City boys need to beware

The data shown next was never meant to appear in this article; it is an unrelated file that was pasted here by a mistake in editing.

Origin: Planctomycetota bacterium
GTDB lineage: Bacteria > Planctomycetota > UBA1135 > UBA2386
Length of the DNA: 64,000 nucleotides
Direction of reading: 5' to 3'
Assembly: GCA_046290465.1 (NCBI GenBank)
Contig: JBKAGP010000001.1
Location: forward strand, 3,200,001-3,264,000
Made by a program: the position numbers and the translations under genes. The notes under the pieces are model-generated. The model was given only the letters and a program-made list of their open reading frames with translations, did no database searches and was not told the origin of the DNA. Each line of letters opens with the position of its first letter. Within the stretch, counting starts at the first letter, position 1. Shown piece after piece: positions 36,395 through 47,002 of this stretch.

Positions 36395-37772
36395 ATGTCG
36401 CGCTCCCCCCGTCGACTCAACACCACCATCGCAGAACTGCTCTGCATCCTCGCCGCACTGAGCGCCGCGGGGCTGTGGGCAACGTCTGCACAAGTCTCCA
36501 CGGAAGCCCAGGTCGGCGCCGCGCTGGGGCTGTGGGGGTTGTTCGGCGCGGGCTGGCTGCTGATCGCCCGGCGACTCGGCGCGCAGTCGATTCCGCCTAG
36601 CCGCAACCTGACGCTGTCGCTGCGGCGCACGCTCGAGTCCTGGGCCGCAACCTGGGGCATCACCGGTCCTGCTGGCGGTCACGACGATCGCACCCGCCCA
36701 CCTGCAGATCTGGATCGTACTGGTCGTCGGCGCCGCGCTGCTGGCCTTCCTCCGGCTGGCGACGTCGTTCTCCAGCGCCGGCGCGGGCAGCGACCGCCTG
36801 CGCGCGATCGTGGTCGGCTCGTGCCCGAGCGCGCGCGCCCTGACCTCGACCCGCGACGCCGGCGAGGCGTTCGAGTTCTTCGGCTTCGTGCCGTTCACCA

Author: Jonathan WilsonSat, 2017-11-04 03:00ID: 1509743270329213400LONDON: Manchester City have only dropped two points all season. They’re breaking goal-scoring records in the Premier League and on Wednesday they went to the home of the Serie A leaders Napoli, and beat them 4-2. They had already given them a chasing for half an hour at the Etihad, ending up winning 2-1. With all the other superclubs working through specific issues, there’s a good case to be made that City are, at this precise moment, the best side in the world.Some of their football this season has been extraordinary. Of course it is predicated on spending, but then financial issues lie dismayingly behind most success in football these days. To sneer, as the former City midfielder Joey Barton did, that Pep Guardiola would not be playing the sort of football he does if he were manager of Burnley is facile. Of course he wouldn’t. Nobody would expect him to. How could he? But there are plenty of managers with similar or greater resources who have not produced sides that play quite so beguilingly.What’s more, Guardiola has clearly improved players. Raheem Sterling and Kevin De Bruyne are playing the best football of their careers. John Stones is beginning to look like the cultured defender everybody hoped he might become when he first emerged at Barnsley. Fabian Delph, reinvented as a left-back, is enjoying a new lease of life. It’s one thing to buy the best players, chuck them on the pitch and see what takes shape, but quite another to do what Guardiola has done, which is to buy high-grade raw material and craft it into an exquisite mechanism.It’s not even as though the fixture list has been particularly easy. City have played away at Chelsea, and beaten them. They played Liverpool when they were on a high after demolishing Arsenal, and hammered them 5-0. They played a Watford side that has beaten Arsenal, drawn with Liverpool and made life difficult for Chelsea, and beat them 6-0.And yet a doubt lingers. It’s not necessarily a doubt about City in the league. At the moment they look like they can roll over just about anybody and, if they were to drop points against, say, Manchester United or Tottenham, they would probably still be dominant enough against the rest to win the title with relative comfort. There is, of course, the memory of last season, when City started superbly and then collapsed, but their squad is stronger this time around, and Guardiola (pictured) more attuned to the Premier League.The worry is more about the knockout stage of the Champions League where, as Guardiola has found repeatedly through his career — against Inter Milan and Chelsea when he was at Barcelona and against Atletico Madrid when he was at Bayern — one silly goal conceded can lead to elimination even in a game in which you’re otherwise in control. And City have this season begun to concede silly goals. Against Stoke, they went 3-0 up, let in two soft goals, and then accelerated away to win 7-2. The win over West Brom last week was one of the most one-sided 3-2s imaginable. And then there was the game against Napoli at the Etihad. City were mesmerisingly brilliant in the first half hour: Not only did they go 2-0 up but De Bruyne hit the bar and Gabriel Jesus had a shot cleared off the line. Then, slowly, the pendulum shifted and Kyle Walker gave away a needless penalty. That was missed, but it encouraged Napoli and the second-half was end to end. City weren’t quite clinging on by the end, but equally they could easily have drawn a game in which they should have been out of sight with an hour to play.Whether that is an issue of carelessness or whether it is inherent in Guardiola’s approach is hard to say. Alex Ferguson, after a series of frustrating European exits (and one glorious success), concluded that it was better to have five chances in a game and deny your opponents any than to have 20 and allow the opposition five because in the former case there was no chance of defeat. The policy brought him his second Champions League. Guardiola is unlikely ever to go through a similar conversion and that means however well his side plays, the opposition will always have a chance.
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